South Asia

United Nations

Afghanistan and Pakistan lie at the center of U.S. interests and strategy within South Asia. The two countries are often referred to jointly as “AfPak,” emphasizing the extent to which events and policy on one side of the Durand Line influence events on the other. In particular, Pakistan’s porous northwestern border has become a haven for extremist insurgent groups such as the Taliban and the Haqqani Network, to whom Kabul has accused the Pakistani security forces of providing support--even as the United States relies on Islamabad’s help in battling those same insurgencies. Meanwhile to the southeast, tensions between Pakistan and India remain consistently high over the disputed Kashmir region, among other issues.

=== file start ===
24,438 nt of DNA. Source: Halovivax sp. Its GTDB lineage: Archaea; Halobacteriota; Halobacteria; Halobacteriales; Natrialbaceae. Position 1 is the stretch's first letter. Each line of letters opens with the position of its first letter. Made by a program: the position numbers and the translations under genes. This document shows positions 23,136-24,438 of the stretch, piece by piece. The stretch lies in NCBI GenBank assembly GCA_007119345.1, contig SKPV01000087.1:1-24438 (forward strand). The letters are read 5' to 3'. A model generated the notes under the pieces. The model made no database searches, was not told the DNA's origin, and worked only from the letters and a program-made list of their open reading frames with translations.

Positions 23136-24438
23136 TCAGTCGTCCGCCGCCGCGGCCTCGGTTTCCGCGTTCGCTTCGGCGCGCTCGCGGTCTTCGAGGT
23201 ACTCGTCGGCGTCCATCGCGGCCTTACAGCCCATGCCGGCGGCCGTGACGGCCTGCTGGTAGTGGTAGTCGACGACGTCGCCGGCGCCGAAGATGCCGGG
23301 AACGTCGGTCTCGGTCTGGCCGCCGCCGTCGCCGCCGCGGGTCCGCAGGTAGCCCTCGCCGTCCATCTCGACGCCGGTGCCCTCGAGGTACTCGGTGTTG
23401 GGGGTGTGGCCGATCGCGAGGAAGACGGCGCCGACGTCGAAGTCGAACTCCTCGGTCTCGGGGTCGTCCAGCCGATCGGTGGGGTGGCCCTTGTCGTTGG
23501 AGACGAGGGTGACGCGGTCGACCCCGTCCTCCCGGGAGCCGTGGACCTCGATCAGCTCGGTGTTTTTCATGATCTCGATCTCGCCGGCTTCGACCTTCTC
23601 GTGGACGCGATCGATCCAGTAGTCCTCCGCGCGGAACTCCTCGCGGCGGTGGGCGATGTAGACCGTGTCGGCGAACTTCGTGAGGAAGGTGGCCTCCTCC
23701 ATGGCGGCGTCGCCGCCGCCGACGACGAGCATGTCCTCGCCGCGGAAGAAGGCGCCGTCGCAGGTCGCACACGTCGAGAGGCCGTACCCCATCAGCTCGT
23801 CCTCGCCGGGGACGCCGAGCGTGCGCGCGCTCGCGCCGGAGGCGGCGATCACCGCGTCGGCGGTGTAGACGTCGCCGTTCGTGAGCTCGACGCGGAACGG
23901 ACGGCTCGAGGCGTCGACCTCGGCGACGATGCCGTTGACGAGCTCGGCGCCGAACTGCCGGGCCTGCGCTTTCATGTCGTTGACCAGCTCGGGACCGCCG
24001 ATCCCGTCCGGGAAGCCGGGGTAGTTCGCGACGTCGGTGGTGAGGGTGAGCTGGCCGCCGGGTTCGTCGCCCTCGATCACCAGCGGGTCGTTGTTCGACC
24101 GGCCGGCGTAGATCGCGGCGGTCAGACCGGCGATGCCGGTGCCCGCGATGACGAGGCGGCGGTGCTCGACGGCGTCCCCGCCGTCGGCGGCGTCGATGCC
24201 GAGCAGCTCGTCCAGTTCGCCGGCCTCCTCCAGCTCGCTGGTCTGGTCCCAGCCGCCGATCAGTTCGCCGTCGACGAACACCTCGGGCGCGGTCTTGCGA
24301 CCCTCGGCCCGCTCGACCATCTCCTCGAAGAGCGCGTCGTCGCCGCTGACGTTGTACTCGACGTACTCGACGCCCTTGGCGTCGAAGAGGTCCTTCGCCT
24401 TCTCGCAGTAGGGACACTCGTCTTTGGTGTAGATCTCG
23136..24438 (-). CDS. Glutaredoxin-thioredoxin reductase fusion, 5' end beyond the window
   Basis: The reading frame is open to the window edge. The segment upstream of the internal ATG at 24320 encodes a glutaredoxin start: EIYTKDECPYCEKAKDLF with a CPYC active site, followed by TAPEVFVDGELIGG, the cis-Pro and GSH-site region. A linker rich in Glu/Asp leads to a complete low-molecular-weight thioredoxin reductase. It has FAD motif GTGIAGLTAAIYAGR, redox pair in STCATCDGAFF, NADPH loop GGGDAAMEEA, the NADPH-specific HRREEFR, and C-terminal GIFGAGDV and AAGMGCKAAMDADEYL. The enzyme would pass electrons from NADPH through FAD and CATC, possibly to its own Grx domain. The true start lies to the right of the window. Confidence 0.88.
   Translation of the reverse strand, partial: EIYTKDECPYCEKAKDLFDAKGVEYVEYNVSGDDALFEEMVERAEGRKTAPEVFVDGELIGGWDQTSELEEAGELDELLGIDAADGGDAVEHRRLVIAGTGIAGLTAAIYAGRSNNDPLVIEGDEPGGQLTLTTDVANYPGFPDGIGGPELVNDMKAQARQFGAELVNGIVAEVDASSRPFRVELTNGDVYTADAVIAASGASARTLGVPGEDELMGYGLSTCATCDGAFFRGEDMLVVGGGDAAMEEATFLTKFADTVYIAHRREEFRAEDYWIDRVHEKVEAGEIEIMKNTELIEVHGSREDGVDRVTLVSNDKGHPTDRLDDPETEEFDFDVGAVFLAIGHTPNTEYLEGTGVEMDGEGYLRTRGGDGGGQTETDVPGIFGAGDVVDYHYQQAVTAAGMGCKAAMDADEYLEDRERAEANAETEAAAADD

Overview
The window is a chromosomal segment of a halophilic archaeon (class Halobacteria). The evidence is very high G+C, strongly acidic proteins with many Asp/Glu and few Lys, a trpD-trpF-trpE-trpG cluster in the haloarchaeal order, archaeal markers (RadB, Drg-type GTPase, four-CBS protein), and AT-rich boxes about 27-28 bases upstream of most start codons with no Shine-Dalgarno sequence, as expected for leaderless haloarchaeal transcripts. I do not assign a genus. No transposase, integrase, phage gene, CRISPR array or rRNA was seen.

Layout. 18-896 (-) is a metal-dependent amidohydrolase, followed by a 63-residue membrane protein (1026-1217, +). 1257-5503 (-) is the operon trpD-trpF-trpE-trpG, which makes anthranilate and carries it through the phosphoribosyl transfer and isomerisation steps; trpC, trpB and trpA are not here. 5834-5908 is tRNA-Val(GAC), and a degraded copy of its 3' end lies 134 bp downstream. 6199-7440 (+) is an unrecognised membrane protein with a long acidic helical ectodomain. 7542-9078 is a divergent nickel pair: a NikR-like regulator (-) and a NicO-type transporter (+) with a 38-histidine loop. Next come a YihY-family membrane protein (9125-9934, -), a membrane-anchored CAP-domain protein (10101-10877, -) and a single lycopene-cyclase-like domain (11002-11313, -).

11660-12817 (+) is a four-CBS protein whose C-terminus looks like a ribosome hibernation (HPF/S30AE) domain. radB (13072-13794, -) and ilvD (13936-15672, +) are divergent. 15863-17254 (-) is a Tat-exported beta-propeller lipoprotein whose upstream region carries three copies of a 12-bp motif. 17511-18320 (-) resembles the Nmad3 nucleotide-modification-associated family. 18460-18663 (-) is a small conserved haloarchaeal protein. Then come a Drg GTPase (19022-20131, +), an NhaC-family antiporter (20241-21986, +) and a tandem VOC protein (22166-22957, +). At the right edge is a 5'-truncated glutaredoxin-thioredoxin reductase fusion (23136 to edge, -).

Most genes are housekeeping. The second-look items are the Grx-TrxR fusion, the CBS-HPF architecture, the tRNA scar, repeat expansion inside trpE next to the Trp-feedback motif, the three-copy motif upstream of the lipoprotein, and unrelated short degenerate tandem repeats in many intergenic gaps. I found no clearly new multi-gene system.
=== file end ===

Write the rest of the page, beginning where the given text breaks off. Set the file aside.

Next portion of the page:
Latest in South Asia


The Law Under Attack in Pakistan

Earlier this week, a suicide bomber outside a crowded hospital in Quetta, Pakistan killed at least 74 people and wounded dozens more. But Monday’s victims were not a random assortment of civilians waiting for medical care. Instead, the attack was designed to hit at the heart of Pakistan’s civil society—its legal community—and is likely to further undermine the tools necessary for governance in an increasingly chaotic country.


Statement from the Taliban: “Full Text Delivered By the Head of the Political Office at the Oslo Conference (Forum)”

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نحمده ونصلي علی رسوله الکریم اما بعد

اعوذ بالله من الشیطان الرجیم

بسم الله الرحمن الرحیم

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